When is a $1.50 coupon better than a $3.00 coupon? When there’s a bit of psychological trickery involved, in convincing you that you’re getting a better deal.

You’ve likely come across “shareable” coupons online. They have a base value when you print them, but if you agree to share them with friends or on social media, they’re worth more.

But how much more? How much will it take, for you to tell everyone you know that you “like” that coupon for Preparation H?

Okay, so maybe your affinity for some coupons is best kept to yourself. But overall, a new analysis says when it comes to incentivizing you to share a coupon – it may not take much.

That’s according to RevTrax, the printable coupon provider that helps brands promote this very type of coupon. In a new white paper, “Taking the Mystery Out of Measuring Social Promotion Effectiveness,” the coupon company reveals the results of their findings about what brands can do to get you to share their coupons.

And one of their findings is that promising a significantly higher value in exchange for a share, does not have the greatest impact. Offering a lower value is surprisingly more effective – not to mention cost-effective, for the coupon issuer.

Say the base value of a coupon is $1.00. If you share it, you might get $2.00 or $3.00 off. “The thinking goes that a sharing version should be… significantly higher than standard value to reward and encourage a share,” RevTrax explains.


But that’s not necessarily so.

Instead, imagine the same coupon comes with a base value of just 35 cents. If the sharing value is $1.50, RevTrax says its research shows that you’re much more likely to share it – even though the ultimate value is only half as much as in the first example.

“It wasn’t the size of the incentive that drove performance,” RevTrax found. “It was the contrast between the incentive offer value when shared, versus the offer value if not shared.” In other words, boosting a coupon’s value threefold, from $1 to $3, is less effective than boosting it fourfold, from 35 cents to $1.50.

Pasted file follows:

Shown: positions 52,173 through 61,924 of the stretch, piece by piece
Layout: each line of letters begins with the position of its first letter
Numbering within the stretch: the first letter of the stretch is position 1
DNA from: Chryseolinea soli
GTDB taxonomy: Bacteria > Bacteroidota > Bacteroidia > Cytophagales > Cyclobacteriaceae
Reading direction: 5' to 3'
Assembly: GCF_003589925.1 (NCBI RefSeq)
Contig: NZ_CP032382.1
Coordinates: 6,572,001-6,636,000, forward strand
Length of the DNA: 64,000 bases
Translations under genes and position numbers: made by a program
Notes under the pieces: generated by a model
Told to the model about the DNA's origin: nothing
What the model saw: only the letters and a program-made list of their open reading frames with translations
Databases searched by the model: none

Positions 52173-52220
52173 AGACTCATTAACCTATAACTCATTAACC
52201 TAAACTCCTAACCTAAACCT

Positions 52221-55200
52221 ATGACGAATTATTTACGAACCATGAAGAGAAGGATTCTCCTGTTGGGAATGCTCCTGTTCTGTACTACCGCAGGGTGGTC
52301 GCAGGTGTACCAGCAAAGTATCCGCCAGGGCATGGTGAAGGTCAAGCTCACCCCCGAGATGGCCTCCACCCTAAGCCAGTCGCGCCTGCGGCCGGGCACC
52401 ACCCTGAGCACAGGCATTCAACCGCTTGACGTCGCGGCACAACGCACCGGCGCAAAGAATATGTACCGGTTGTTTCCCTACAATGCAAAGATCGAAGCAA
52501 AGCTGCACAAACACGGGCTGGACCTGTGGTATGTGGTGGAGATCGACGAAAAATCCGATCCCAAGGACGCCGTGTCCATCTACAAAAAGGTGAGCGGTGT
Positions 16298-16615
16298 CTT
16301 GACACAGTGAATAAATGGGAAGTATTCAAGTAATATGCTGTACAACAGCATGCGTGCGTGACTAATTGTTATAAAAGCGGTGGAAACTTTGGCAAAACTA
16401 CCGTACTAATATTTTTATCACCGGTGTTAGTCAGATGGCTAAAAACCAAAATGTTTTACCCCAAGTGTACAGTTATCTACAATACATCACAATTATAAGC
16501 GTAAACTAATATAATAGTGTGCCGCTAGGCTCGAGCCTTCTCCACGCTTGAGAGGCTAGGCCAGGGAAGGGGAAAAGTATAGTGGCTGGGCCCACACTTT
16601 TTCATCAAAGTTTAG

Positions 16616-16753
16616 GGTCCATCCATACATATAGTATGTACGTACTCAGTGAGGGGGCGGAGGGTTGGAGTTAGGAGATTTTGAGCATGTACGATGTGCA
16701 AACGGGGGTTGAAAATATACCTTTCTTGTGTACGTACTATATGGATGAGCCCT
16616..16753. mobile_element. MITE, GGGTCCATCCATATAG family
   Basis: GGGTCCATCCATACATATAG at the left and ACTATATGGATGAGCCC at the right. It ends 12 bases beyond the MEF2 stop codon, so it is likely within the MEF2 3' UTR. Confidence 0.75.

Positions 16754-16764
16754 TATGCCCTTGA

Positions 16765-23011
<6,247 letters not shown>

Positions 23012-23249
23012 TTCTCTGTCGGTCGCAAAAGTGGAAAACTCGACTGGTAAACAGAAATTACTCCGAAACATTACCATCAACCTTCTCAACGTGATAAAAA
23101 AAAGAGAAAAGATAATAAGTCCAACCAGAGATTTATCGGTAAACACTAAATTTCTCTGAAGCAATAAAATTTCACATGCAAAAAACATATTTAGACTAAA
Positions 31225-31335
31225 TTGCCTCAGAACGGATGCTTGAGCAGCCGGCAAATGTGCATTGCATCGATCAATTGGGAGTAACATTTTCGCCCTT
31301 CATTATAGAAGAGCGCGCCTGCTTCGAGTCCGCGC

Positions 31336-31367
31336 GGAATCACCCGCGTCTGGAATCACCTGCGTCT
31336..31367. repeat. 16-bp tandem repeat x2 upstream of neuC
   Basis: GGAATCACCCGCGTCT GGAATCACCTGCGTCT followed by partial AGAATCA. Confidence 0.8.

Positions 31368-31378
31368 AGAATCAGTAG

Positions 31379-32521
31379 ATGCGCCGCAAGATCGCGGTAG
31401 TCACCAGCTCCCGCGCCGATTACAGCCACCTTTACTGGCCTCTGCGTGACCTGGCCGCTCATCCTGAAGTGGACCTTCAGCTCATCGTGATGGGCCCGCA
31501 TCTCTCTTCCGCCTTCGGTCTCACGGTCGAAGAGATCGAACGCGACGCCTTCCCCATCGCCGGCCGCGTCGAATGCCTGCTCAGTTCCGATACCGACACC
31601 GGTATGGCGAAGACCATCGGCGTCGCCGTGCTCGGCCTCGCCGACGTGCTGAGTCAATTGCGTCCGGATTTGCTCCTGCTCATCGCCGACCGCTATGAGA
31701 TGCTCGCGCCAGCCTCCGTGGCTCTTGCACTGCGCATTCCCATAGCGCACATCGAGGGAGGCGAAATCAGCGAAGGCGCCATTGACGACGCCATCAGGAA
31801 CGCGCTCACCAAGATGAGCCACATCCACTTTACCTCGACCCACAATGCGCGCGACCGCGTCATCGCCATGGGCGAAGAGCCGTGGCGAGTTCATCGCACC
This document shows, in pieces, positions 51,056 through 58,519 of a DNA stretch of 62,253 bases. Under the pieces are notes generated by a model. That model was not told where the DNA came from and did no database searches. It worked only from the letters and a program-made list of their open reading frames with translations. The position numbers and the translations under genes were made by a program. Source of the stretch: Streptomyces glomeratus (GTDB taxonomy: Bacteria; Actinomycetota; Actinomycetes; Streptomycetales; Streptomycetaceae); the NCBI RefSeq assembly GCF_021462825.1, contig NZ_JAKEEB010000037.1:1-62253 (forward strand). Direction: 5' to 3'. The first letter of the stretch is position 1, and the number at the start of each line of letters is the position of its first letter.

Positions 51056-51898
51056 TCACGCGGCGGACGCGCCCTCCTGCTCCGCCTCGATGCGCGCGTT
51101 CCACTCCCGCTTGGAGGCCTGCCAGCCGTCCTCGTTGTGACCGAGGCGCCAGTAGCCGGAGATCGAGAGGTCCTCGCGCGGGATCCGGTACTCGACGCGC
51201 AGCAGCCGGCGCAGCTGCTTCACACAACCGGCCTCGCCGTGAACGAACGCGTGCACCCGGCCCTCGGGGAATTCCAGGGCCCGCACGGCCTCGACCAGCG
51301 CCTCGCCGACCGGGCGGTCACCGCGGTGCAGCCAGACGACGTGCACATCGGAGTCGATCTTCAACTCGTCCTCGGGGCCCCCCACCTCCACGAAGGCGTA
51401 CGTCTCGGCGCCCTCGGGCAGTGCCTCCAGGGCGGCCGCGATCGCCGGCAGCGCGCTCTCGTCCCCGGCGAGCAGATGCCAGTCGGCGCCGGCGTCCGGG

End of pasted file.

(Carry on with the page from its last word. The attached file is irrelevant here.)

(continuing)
The ultimate savings are not as impressive, but it’s the perception of getting a great deal that’s more likely to prompt you to share an offer, than actually getting a great deal.

RevTrax came to this conclusion after studying hundreds of social promotions to determine which ones were shared at the highest rate. So if you’re thinking you won’t fall for this trick – you may already have.

“Overall, we found a contrast, or differential of 3X to 4X between non-share and sharing-incentive versions of an offer was optimal in driving overall social sharing performance,” RevTrax concluded.

So if you’ve ever complained that coupon values aren’t as good as they used to be – in a strange way, it seems that we might actually prefer it that way.

And brands that are getting us to share, print and use their coupons to buy their products – and saving money in the process – certainly aren’t complaining.

One Comment

  1. I would have preferred you look at more than just the end value of the coupon. The value of the coupon verses the price of the usual product probably had more to do with sharing than the end value of the coupon.

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